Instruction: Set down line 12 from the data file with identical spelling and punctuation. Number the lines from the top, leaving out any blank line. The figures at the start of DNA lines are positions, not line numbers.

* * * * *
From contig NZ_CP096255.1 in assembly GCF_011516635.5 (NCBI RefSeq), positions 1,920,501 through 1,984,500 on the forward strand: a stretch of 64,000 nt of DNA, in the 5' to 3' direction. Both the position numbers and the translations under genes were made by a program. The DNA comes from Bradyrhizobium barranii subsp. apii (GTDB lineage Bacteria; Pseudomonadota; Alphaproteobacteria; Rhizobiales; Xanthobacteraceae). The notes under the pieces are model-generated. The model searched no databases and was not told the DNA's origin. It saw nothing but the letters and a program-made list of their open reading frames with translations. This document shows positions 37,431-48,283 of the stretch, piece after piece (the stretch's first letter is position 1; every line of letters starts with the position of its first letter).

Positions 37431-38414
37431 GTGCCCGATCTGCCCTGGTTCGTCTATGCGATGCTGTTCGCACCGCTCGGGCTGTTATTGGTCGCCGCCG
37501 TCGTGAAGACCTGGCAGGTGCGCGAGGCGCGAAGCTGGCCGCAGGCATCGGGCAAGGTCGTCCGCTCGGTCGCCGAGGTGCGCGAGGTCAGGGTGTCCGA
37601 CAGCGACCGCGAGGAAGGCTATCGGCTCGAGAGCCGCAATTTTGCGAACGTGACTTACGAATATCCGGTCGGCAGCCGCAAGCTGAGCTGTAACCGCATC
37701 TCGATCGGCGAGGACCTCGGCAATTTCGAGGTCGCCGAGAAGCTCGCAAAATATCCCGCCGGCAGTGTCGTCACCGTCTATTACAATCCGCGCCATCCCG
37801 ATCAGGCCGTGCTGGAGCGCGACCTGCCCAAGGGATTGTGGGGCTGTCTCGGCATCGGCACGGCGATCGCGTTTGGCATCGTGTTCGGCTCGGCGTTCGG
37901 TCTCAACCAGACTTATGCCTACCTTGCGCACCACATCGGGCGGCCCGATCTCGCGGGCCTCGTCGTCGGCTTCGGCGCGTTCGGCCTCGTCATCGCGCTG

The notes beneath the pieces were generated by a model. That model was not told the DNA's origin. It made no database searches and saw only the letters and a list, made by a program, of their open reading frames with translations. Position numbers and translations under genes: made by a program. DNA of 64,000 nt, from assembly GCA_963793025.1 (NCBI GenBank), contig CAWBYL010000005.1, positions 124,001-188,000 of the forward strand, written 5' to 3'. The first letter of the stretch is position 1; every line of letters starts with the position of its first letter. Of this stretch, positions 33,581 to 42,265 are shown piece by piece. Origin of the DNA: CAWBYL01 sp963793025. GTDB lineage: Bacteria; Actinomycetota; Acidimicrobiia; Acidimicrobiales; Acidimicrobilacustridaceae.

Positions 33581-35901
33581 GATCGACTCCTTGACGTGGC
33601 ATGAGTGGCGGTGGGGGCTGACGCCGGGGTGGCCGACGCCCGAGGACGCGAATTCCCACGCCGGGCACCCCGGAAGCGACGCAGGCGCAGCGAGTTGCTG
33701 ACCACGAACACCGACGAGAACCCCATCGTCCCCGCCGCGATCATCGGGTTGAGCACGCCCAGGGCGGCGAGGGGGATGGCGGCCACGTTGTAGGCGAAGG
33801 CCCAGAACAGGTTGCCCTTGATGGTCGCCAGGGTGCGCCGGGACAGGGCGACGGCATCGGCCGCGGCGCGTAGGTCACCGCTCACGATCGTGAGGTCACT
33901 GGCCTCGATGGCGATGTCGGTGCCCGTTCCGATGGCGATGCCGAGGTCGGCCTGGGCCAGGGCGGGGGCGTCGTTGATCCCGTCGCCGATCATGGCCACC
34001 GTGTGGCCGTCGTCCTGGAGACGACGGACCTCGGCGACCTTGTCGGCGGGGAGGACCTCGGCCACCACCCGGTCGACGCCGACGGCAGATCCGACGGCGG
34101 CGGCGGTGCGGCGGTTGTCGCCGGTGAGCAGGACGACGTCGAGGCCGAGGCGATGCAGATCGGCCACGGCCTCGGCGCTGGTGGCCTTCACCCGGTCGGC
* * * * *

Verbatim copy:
33601 ATGAGTGGCGGTGGGGGCTGACGCCGGGGTGGCCGACGCCCGAGGACGCGAATTCCCACGCCGGGCACCCCGGAAGCGACGCAGGCGCAGCGAGTTGCTG